Best way to carry on 2-input architecture?

Wesley W. Terpstra wesley at
Sun Aug 17 17:17:06 UTC 2014

On Sun, Aug 17, 2014 at 5:05 PM, Torbjörn Granlund <tg at> wrote:
> My work is available here:

Thanks for the link. Currently, I am working on my processor's
architecture and its performance. Thus, I have not yet committed to a
specific ISA. In fact, I have been building it such that it should be
possible to support different ISAs just by swapping out the decoder
stage and setting some VHDL generics. To test it, I've been using a
hackish 16-bit ISA (so I can load 4 ops in one cycle).

Short term, I was planning on supporting the LM32 ISA as my processor
already implements execution units that support all the LM32
operations. This way I could test larger programs without writing a
compiler backend. Longer term I had some novel ideas of how to achieve
a dense ISA encoding I wanted to experiment with. For example,
stack-based with 1 random access argument. Or "fifo"-based with 1
random access argument. Since my processor already renames registers
before issue, I can be quite flexible here.

With that said, you can understand I am quite interested in any
existing ISAs out there which are close enough to my architecture that
I can easily implement them. Aside from the 3-input-operand
instructions, yours look like a pretty nice fit for a potential ISA

Is there compiler support for your ISA? Where are the op codes? Is
there a reference implementation I could compare against?

> Of course, encoding 4 separate operands and needing 3 register reads has
> a cost.  An trick for denser coding is to either enforce that e.g. a ==
> d, or that d can just be (say) the low 8 registers.

>From my point-of-view, the problem with 3 operands is not the
encoding. While the encoding matters for code/cache density, the
support for 3 operands in hardware is the killer. When you have U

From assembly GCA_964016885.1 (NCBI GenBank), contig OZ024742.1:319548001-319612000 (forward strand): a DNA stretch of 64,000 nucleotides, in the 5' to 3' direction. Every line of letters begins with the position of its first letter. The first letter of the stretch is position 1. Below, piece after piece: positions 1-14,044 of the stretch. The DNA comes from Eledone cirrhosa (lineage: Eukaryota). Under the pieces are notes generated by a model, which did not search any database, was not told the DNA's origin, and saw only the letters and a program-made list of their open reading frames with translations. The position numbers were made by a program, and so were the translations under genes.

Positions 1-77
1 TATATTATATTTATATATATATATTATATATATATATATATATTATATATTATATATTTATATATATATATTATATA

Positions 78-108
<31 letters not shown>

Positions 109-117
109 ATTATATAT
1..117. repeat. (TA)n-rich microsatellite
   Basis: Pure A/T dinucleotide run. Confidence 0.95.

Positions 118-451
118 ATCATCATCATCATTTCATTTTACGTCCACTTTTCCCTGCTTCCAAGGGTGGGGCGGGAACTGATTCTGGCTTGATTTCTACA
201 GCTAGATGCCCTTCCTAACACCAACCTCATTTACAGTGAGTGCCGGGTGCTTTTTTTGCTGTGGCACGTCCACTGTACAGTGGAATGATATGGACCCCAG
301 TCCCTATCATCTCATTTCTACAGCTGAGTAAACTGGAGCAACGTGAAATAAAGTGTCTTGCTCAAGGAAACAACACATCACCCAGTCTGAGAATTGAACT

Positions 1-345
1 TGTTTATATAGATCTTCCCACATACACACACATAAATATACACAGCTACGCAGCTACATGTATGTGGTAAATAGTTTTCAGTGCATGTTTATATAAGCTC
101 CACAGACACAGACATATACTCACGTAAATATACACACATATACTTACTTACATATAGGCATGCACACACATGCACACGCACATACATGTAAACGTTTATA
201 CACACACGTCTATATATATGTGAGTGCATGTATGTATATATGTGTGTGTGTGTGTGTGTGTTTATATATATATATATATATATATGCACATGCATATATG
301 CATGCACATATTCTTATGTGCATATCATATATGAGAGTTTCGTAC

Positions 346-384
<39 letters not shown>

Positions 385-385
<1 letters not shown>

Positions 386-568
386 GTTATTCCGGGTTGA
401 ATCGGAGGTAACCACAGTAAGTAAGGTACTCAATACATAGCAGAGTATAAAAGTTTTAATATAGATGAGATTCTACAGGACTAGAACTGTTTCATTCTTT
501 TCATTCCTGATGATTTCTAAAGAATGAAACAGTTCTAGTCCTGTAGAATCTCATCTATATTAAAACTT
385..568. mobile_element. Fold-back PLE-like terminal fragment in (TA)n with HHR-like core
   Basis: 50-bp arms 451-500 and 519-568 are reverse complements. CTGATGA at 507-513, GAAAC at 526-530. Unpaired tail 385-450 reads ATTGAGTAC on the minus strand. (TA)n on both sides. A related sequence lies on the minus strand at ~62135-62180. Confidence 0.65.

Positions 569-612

execution units in an OoO design, they need to have U*U bypasses
between them for each possible operand. In an FPGA this is even worse
as you don't have multiported memory. At the moment I pay 2*U*U memory
blocks to duplicate the register-file between all the execution units.
Increasing to 3 operands is a 50% area and memory increase on the
critical bypass path of the design!

If even one instruction supports 3 operands, I must pay this +50% area
cost. I will try adding a third operand and see what the performance
impact is, but I anticipate a reduction in maximum frequency around
15%. Do 3 operand instructions increase throughput enough to justify
this? In the gmp adder loop I analyzed in my last email, I am not sure
you would actually gain much performance with your "addc" instruction.

What I do like about your ISA is that, having gone 3-operand, you went
all in. FMA for integer+float is great => can skip hardware support of
division. mux and select are great for avoiding branches (and
attendant misprediction risk).

Why did you bother with 2-operand versions of the 3-operand arithmetic?

I noticed you have no smulhi. I was also planning on skipping this,
though it's probably not to costly to make the multiplier unit handle
a sign bit. Is there any use for smulhi at all?

You went with -1 for true, probably to work well with your mux
instruction. Unfortunately, C defines the result of a comparison to be
'1'.  Being forced to turn -1 into 1 everywhere in a C program seems
like a hefty cost. Furthermore, you need to fan-out the carry-out of
the comparison adder to the full register width. For timing
performance, it's better to fanout from an input register's 0-bit than
before you forward the result to other execution units.

To help with new branches I can't yet predict, I was planning on
including a compiler-hint in the opcode indicating if the processor
should take the branch. I would also prefer a branch instruction that
took two operands, so that you can do the comparison in the same

> I think a separate carry flag might not be good for modern designs.
> Carry/borrow state is better to keep in a plain register.

Certainly. If I used a flag approach, I would have to rename it to a
full backend register anyway, so using a normal architectural register
is definitely the better way to go.

> And for multiply throughput is more important than low latency

That's lucky. Multiplier throughput is an FPGAs strong suite.

> For multiply, d = (a * b + c) mod B (B being the word base) and d = [(a
> * b + c) / B] are very useful.

I see the benefit to the mulhadd variant (=> no hardware division).
I'm not convinced by the mulladd variant. One cycle saved for one
instruction at the cost of reduced frequency for the whole design.

Again, thanks for the link, it's given me food for thought.

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